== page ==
From this it also follows that narrow and specific (and hence more "new" and "unique") is generally more likely to increase overall security; while making public the results of something broad and shallow is at best not going to decrease security.

  4. Lighting up the security apparatus of an open source project is not 'free'. People are volunteers. So consider splitting your issues into: ones that need a responsible disclosure path; and ones that can go straight to the public lists. Keep in mind that, as the code is open source, you generally can err towards the open path a bit - other (bad) actors can run the same tools and processes as you.

  5. Consider raising the bar; rather than report a potential vulnerability - analyse it; have the resources to (help) solve it and support the community with expensive things; such as the human manpower for subsequent regression testing, documentation, unit tests or searching the code for similar issues. 

  6. Security is a process; over very long periods of time. So consider if you can consistently spend resources over long periods on things which are hard to do for (isolated) volunteers. And if it is something like comprehensive fuzzing, code-coverage, condition/exchange testing -  then consider the fact that it is only valuable if it is; a) done over long periods of time and b) comes with a large block of human manpower that do things like analyses of the results and updates of test cases.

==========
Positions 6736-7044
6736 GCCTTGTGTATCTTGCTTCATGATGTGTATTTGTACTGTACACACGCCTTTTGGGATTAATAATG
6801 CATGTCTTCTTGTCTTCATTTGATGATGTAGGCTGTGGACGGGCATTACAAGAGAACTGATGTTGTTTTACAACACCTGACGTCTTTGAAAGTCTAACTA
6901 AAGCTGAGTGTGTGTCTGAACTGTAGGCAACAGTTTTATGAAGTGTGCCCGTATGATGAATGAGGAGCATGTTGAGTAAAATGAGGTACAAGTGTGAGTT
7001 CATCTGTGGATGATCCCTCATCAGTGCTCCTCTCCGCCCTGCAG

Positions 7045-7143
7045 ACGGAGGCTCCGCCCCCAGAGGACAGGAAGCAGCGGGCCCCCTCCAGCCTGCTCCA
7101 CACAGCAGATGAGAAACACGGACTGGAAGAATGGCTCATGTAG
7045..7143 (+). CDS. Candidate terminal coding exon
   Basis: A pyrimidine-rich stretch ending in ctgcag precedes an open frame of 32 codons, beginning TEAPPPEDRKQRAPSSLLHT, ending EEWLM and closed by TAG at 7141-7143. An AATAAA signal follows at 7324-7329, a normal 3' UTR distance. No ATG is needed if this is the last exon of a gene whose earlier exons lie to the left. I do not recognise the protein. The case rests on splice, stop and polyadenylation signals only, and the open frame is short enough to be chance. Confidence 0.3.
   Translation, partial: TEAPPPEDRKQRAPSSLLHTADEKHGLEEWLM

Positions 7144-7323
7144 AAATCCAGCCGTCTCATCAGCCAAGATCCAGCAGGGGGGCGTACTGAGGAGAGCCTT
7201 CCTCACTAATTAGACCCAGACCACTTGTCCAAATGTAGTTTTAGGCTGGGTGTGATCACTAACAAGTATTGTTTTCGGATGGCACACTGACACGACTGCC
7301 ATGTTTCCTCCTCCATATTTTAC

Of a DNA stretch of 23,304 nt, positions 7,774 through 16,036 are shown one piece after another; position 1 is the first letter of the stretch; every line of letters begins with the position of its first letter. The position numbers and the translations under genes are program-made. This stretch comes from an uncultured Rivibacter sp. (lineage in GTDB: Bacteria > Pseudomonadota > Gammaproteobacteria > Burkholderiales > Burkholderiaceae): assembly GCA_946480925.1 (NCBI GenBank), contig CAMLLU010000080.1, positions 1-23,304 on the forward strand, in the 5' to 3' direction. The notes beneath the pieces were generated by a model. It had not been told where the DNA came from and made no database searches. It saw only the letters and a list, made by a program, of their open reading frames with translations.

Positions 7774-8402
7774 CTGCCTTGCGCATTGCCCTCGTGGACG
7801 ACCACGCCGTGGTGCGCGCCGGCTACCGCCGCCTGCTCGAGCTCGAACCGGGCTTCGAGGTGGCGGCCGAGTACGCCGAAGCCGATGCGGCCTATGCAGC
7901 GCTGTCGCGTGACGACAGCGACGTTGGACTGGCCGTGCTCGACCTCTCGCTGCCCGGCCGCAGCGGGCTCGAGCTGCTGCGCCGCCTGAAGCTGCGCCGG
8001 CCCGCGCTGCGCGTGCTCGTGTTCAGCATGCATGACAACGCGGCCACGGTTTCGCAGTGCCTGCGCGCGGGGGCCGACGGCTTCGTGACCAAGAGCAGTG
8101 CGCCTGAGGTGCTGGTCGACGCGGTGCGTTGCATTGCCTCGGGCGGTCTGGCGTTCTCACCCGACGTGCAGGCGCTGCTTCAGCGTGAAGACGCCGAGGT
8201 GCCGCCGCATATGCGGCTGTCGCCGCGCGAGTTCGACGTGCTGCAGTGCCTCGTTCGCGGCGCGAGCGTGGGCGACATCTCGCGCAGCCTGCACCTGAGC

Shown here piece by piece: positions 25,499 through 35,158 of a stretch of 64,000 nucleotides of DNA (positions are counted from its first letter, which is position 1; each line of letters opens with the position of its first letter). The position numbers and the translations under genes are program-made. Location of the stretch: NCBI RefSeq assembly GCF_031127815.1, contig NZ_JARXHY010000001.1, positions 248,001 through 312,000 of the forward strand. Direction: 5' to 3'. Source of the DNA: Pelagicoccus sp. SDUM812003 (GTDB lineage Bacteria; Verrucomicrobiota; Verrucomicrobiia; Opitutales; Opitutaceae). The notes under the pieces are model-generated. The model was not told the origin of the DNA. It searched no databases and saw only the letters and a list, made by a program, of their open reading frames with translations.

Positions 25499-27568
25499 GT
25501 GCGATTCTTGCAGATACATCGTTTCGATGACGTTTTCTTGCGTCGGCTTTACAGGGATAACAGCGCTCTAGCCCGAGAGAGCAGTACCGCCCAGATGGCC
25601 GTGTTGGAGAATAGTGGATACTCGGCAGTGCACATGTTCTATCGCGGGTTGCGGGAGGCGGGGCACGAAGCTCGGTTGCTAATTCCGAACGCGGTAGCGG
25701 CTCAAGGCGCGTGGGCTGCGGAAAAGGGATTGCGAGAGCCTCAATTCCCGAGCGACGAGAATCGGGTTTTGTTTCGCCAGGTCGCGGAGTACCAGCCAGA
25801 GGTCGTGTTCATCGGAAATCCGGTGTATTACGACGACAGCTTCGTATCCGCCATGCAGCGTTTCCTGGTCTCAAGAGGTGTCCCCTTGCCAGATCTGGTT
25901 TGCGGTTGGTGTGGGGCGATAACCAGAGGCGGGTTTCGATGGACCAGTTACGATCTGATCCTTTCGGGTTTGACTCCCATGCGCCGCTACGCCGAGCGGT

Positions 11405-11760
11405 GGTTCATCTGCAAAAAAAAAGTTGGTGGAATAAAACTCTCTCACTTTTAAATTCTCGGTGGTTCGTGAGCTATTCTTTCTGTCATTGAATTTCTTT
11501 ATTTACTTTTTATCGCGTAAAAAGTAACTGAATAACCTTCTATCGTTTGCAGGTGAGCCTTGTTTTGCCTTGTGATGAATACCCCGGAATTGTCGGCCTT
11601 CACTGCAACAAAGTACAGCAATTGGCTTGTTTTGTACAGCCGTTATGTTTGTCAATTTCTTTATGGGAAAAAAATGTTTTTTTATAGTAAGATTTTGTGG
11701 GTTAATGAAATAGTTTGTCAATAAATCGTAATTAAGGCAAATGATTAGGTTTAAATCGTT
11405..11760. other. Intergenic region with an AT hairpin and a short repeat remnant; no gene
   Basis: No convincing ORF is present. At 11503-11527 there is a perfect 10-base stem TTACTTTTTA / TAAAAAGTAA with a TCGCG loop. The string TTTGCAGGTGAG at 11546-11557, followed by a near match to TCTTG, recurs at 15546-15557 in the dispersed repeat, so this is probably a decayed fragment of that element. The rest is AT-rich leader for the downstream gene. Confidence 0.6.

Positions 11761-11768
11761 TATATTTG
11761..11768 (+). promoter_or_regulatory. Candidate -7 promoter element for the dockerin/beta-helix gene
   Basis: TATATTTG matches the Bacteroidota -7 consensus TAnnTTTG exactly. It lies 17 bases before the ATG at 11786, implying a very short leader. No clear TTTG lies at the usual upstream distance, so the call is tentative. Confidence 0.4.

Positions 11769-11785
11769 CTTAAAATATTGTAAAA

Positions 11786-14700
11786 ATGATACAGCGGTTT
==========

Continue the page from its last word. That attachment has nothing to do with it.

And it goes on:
7. Anything that increases complexity is a risk; and may have long term negative consequences. As it may lead to code which is harder to read, harder to maintain or where the pool of people that can maintain it becomes disproportionally smaller. A broad sweeping change that increases complexity may need to be backed by a significant (5.10+ years) commitment of maintenance in order to be safe to implement; especially if the security improvement it brings is modest.

  8. Carefully consider threat model and actors when you are classing things a security hole - especially around APIs.

  9. Carefully consider what type of resources you want to mobilise in the wider community; and what incentivises the people and processes that are most likely to improve the overall security and safety. And take the overall, longterm, health and social patterns of the receiving community into account when there such forces for good are "external".  It is all to easy to in essence to in effect cause a "Denial of Service" style effect; no mater how well intentioned.